While highlighting the successful close of its acquisition of Joplin, Mo.-headquartered Empire District Electric Co. at the beginning of the year, management for Algonquin Power & Utilities Corp. said the Canadian company will likely shift its primary focus to assets overseas.
"I think the work that we have done has made us increasingly comfortable that there is an economic thesis to be pursued at looking at things outside of Canada, the U.S.," Algonquin President and CEO Ian Robertson said Aug. 11 on the company's second-quarter 2017 earnings call. "That doesn't in any way mean that we don't see value in the Canadian and the U.S. market places. We just acknowledge that it's a competitive market. I think we are comfortable our cost of capital and our development ingenuity will allow us to be successful. But as the company continues to grow ... I think it would be a mistake for us to not look internationally."
Robertson made the comment in response to an analyst's question after the CEO, in his prepared remarks, said Algonquin is "interested in geographically broader prospects for renewable generation" and is expanding its knowledge of international opportunities. Many analysts, in turn, questioned whether the Oakville, Ontario-headquartered company is moving away from the North American market and whether returns for M&A in international markets are more attractive.
"We do not feel the pressure to 'Oh my God, we've got to get international.' Our pipeline ... has got billions of dollars of stuff to do over the near term," Robertson said, acknowledging that the company needs to weigh the risk-return profile of acquiring international assets.
"I think you want us to be looking abroad," the CEO added. "But you don't want us to start looking abroad when the cupboard is bare. And I'd say the cupboard is not bare right now."
Robertson also appeared to confirm the company's interest in Abengoa SA's stake in yieldco Atlantica Yield plc.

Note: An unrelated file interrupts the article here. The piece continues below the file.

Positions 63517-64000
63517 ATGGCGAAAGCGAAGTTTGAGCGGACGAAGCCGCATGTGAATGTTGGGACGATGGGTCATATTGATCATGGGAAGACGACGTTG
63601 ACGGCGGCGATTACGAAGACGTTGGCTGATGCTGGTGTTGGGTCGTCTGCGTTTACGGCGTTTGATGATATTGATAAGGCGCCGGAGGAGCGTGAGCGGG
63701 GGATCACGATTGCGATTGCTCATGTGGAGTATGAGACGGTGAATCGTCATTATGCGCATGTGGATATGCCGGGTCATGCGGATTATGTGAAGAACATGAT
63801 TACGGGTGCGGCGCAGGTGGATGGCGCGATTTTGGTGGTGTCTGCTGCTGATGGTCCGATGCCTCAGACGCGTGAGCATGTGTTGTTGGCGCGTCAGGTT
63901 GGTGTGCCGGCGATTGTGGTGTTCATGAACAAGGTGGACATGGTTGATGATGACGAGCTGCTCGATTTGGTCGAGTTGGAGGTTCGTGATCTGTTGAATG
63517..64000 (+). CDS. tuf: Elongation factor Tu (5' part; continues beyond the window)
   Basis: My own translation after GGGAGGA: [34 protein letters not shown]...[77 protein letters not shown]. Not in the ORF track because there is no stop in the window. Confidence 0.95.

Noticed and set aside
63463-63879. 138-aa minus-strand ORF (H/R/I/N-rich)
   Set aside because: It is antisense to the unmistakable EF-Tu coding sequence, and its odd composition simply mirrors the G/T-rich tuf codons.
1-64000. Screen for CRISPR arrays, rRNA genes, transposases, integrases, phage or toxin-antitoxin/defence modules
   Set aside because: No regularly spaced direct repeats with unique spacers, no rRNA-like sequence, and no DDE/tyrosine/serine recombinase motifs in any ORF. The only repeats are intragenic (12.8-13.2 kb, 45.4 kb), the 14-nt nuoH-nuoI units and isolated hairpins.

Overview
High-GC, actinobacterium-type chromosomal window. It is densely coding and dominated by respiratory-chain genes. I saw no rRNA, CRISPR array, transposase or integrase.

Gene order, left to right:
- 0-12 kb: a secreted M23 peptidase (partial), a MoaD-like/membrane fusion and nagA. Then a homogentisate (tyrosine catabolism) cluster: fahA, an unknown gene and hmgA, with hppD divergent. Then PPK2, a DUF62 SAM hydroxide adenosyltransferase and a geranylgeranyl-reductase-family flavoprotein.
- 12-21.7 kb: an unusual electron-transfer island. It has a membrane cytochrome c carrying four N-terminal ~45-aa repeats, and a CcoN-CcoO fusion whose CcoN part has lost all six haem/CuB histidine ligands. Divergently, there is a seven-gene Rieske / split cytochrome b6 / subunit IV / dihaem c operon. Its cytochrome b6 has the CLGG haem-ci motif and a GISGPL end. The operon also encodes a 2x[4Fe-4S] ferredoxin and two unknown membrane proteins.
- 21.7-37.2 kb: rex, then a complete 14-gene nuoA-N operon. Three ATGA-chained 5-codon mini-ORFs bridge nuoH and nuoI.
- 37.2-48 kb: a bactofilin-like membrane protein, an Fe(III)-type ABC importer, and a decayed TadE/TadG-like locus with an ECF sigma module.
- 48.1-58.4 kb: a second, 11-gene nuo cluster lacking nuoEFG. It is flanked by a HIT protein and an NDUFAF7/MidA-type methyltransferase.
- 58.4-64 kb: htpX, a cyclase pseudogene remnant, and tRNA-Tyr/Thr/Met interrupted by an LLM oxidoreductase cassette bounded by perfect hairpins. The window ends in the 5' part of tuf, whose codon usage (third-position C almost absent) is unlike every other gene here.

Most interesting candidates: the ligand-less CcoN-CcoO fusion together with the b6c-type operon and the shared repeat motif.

"Without commenting on specific opportunities that you saw in the press, of course we looked at Atlantica. Why wouldn't we have?" Robertson said in response to an analyst's question. "I've never gone to a management presentation for an investment opportunity and come away stupider than I walked in. So, we go to these things and we just get smarter."
The company also is likely not done pursuing opportunities in the U.S.
"I think we are comfortable that I think we've put the Empire transaction ... we've put a tick beside it on the success column," Robertson said. "So, hopefully, the capital markets would see kind of the benefits and the results that we promised are actually coming to fruition. We are interested in repeating that experience."
The CEO pointed to Hydro One Ltd.'s acquisition of U.S. utility Avista Corp. as an example of the size and scale that Algonquin could be interested in.
"I think Avista would have been something now, with ourselves kind of close to [C$11 billion] in total size, something that might be on our radar scope today that it wouldn't have been on our radar scope before we had completed Empire and kind of demonstrated our ability to digest something of that scale and make sure that it's functioning operationally," Robertson said. "So, there's kind of an example of something that we would obviously have liked to have done. We like the hydro generation in there and we are actually very familiar with the Alaska operations. We had looked at them before Avista had bought them."
Empire District to solicit for wind
Outside of M&A opportunities, Robertson pointed out that Empire District Electric has filed an interconnection request with the Southwest Power Pool for 500 MW of new wind projects. The CEO said the request covers two projects and added that the utility will likely issue a request for proposals in September or October for additional wind capacity.
"Clearly, the intention is for the commitment to get these projects online before 2020 to secure 100% of the [production tax credits]," Robertson said.
He acknowledged that the "greening" of Empire District's fleet includes the shutdown of its 198-MW Asbury coal plant in Jasper County, Mo. He did not reveal a specific retirement date for the plant, which came online in June 1970. According to S&P Global Market Intelligence data, the Asbury plant in 2016 received coal from sources including Cloud Peak Energy Inc.'s Antelope Coal Mine in Converse County, Wyo., Peabody Energy Corp.'s North Antelope Rochelle Mine in Campbell County, Wyo., and Arch Coal Inc.'s Black Thunder mine, also in Campbell County, Wyo.